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#Using the syringe that has been prepared for you, very carefully pull up the cells, then release them drop-by-drop into the beaker full of calcium chloride solution (20 mL). Recall that calcium effectively polymerizes the alginate, resulting in small gel beads filled with cells. '''Immediately discard the entire syringe into the RED sharps container (not the mayo jars) - do not try to remove or recap the needle.'''
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#*Don't release too quickly or you will get a glob instead of distinct droplets, and try to match your release rate with your partner's.
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#*Depending on the concentration of alginate that you chose, you may have between ~50-150 beads for 1 mL of alginate solution.
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#Allow the polymerization to proceed for 10 min. at room temperature. Then pour your beads into a 50mL conical tube.  
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#Remove the calcium chloride solution from your beads using a large serological pipet (to better avoid aspirating the beads), and put this solution in the temporary waste beaker in your hood.  
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#*Ask the teaching faculty for tips on avoiding sucking up your beads. Basically, you want to keep the pipet close to the wall of the conical tube, so liquid can still be sucked up but the beads don't have room to be.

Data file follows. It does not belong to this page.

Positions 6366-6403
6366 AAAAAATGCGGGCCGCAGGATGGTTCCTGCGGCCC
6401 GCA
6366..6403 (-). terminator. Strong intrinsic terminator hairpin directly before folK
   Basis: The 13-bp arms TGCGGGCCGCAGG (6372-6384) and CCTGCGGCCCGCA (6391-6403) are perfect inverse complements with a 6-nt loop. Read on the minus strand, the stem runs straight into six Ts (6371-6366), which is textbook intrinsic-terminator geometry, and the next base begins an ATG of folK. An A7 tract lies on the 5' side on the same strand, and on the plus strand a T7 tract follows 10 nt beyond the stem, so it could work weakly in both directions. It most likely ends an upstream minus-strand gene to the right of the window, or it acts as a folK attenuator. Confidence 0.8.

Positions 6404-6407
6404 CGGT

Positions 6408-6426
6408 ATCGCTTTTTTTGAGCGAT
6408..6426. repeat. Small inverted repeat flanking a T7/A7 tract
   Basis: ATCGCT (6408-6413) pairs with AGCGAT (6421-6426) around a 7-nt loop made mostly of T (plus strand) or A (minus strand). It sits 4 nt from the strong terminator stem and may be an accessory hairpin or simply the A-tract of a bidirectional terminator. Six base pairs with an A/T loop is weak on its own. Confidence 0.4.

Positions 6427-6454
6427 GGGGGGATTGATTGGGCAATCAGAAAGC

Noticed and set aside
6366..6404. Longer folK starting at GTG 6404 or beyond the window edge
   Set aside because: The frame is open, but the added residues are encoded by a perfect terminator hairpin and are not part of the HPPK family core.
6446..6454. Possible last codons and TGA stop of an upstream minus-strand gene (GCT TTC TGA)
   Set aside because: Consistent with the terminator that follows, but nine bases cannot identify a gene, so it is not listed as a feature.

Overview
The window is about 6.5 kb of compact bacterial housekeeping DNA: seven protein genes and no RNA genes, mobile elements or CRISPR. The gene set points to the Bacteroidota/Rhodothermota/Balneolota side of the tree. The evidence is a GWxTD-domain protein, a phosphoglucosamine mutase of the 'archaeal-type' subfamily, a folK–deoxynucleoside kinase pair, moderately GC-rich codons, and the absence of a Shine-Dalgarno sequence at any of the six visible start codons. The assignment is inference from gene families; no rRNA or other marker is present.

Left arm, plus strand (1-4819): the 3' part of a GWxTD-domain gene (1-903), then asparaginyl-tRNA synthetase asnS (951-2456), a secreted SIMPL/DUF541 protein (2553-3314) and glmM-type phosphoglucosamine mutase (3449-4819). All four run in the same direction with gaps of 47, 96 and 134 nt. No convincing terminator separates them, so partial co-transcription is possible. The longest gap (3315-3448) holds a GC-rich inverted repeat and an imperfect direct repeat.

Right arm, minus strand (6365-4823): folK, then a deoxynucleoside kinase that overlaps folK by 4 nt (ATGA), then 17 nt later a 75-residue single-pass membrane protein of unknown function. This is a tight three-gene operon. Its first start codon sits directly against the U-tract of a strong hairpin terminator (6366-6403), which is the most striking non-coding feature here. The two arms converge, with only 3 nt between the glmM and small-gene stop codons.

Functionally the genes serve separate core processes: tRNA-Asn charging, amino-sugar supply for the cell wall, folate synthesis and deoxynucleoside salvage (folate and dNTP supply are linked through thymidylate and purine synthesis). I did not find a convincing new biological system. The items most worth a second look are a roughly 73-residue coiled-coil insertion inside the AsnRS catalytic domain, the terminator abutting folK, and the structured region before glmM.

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#Now fill the conical tube with sodium chloride (20 mL), and gently invert it for 1-2 min. This is to remove excess calcium from the solution.
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#Remove the NaCl using a fresh pipet, then wash the beads again with fresh NaCl. Finally, wash the beads two times with DMEM culture medium (20 mL each time).
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#For each of your two samples, transfer the beads to the two leftmost wells of a 6-well plate, using a sterile spatula. Try to put approximately equal numbers of beads in the two wells.
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#Finally, add 6 mL of warm culture medium to each of your four sample wells, then put the two well-plates in the incubator.
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The teaching faculty will exchange the culture medium as necessary (every other day).
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Revision as of 10:35, 25 April 2013

Protocols

Today you can stagger your arrivals to lab (see today’s Talk page). Only one group at a time will be able to work on the microscope, and assuming that cell culture setup takes ~ 1 hour, you will each have ~20-25 minutes to spend on the microscope. Please be respectful of your labmates’ time. Reading the protocol in advance will help you work more quickly, and is strongly recommended.

Part 1: Bead preparation for Live/Dead® fluorescence assay